We waste too much time in our wor­ry­ing


“WHATS THE use of wor­ry­ing, it never was worth­while, so pack up your trou­ble in your old kit bag and smile, smile, smile.”

Those words from the old World War I song, com­posed in 1915 have a deep res­o­nance with many of us to­day. Most of us worry from time to time. Some worry oc­ca­sion­ally, only when dif­fi­cult sit­u­a­tions arise. Oth­ers worry more of­ten, usu­ally about spe­cific ar­eas of their lives, such as health, a key re­la­tion­ship, chil­dren, money, job se­cu­rity or the like. Some peo­ple worry con­stantly. If they have noth­ing spe­cific to worry about, they will think some­thing up. Even worse, they might un­con­sciously cre­ate a dif­fi­cult prob­lem or sit­u­a­tion, just to have some­thing “real” to worry about. They are what we call “born wor­ri­ers”!

Worry is part of hu­man na­ture, de­spite our best ef­forts, it's just some­thing we do. But as the song says, there's no use in wor­ry­ing, it won't achieve any­thing. So we shouldn't worry. But of course, that would be all too easy to say, it's a whole dif­fer­ent thing to do. Some peo­ple can't help but worry. I'm think­ing of peo­ple who are so of­ten struck with bouts of de­pres­sion, who worry about even the small­est things, even though they know that it won't help.

Je­sus even speaks about the fu­til­ity of wor­ry­ing. “ There­fore I tell you, do not worry about your life, what you will eat or drink; or about your body, what you will wear. Is not life more than food, and the body more than clothes? Look at the birds of the air; they do not sow or reap or store away in barns, and yet your heav­enly Fa­ther feeds them.

Are you not much more valu­able than they? Can any one of you by wor­ry­ing add a sin­gle hour to your life? There­fore do not worry about to­mor­row, for to­mor­row will worry about it­self. Each day has enough trou­ble of its own.”

Many peo­ple to­day have good cause to worry though. A lot of peo­ple, even in Ire­land, a first world coun­try, have real and press­ing wor­ries about where they will get food, or clothes, or many ba­sic pro­vi­sions. As the eco­nomic down­turn bites harder each pass­ing week, more and more peo­ple are star- ing poverty and hard­ship in the face. And those words of Je­sus may run a lit­tle hol­low for us.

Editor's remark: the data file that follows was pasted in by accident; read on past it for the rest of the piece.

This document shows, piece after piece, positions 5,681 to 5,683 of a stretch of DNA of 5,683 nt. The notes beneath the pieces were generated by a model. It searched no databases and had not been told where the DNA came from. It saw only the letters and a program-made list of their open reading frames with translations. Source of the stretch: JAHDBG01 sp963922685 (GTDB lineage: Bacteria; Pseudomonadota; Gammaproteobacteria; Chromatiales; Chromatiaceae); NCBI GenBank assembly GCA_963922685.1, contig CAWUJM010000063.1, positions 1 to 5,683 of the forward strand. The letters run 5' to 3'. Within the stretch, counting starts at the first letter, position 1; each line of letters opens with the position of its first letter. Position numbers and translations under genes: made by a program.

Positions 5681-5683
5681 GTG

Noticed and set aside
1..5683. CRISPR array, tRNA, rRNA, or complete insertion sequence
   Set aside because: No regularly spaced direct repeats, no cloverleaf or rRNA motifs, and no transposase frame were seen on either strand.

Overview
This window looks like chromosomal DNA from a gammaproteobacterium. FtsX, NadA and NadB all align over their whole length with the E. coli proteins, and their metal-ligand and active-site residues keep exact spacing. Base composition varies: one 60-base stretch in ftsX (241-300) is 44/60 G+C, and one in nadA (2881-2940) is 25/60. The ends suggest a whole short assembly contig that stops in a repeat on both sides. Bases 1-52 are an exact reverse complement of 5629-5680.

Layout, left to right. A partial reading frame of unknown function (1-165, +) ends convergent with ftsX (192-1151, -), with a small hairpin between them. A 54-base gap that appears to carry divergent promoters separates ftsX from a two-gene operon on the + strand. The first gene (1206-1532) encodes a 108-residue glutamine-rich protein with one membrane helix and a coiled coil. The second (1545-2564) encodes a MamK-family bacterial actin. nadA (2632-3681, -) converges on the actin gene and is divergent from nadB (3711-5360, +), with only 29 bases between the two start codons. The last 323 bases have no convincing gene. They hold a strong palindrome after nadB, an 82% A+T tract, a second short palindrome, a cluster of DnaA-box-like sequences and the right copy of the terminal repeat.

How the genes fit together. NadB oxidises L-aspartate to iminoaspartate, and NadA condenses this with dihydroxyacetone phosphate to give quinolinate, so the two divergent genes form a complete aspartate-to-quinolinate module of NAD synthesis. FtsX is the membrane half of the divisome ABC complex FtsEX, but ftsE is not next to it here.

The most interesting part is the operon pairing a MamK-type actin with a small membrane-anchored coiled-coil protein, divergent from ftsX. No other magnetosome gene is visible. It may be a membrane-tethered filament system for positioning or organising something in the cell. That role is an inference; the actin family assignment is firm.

So what to do? Well first of all, we need to re­alise that there are things that we have no con­trol over. Over the span of your life­time, wor­ry­ing ac­counts for hours and hours of in­valu­able time that you will never get back. Be­cause wor­ry­ing ac­com­plishes ab­so­lutely noth­ing. Wor­ry­ing won't help you solve a prob­lem or bring about a so­lu­tion, yet we waste time on it con­stantly.

To suc­cess­fully cope with worry, we need to try to take con­trol of it. When we re­alise we are in charge of our own attitude, and our own mood, we can then move to a place in our minds where worry no longer has such a dev­as­tat­ing ef­fect on us. I came across the fol­low­ing five point plan to cope with worry. It's not quite the Fine Gael plan, in fact, it might even be bet­ter!

First, fill your mind with thoughts of peace, courage, health, and hope, re­al­is­ing the maxim “our life is what our thoughts make it.”

Sec­ond, never try to get even with our en­e­mies, be­cause if we do we will hurt our­selves far more than we hurt them. As the U.S. Pres­i­dent Eisen­hower said “let's never waste a minute think­ing about peo­ple we don't like”.

Third, in­stead of wor­ry­ing about in­grat­i­tude, let's ex­pect it. Re­mem­ber that Je­sus healed ten lep­ers in one day, and only one thanked Him. Fourth, count your bless­ings, not your trou­bles! Fifth, when fate hands you a lemon, just try to make a lemon­ade.

We won't al­ways be able to get away from worry, but we can cope with it if we learn how. We have the ca­pac­ity to worry our­selves into an early grave, but we also have the ca­pac­ity to pre­vent it. For fi­nally, we can for­get about our own un­hap­pi­ness by try­ing to cre­ate a lit­tle hap­pi­ness for oth­ers. “When you are good to oth­ers, you are best to your­self.”

Worry is part of hu­man na­ture, de­spite our best ef­forts, it's just some­thing we do.

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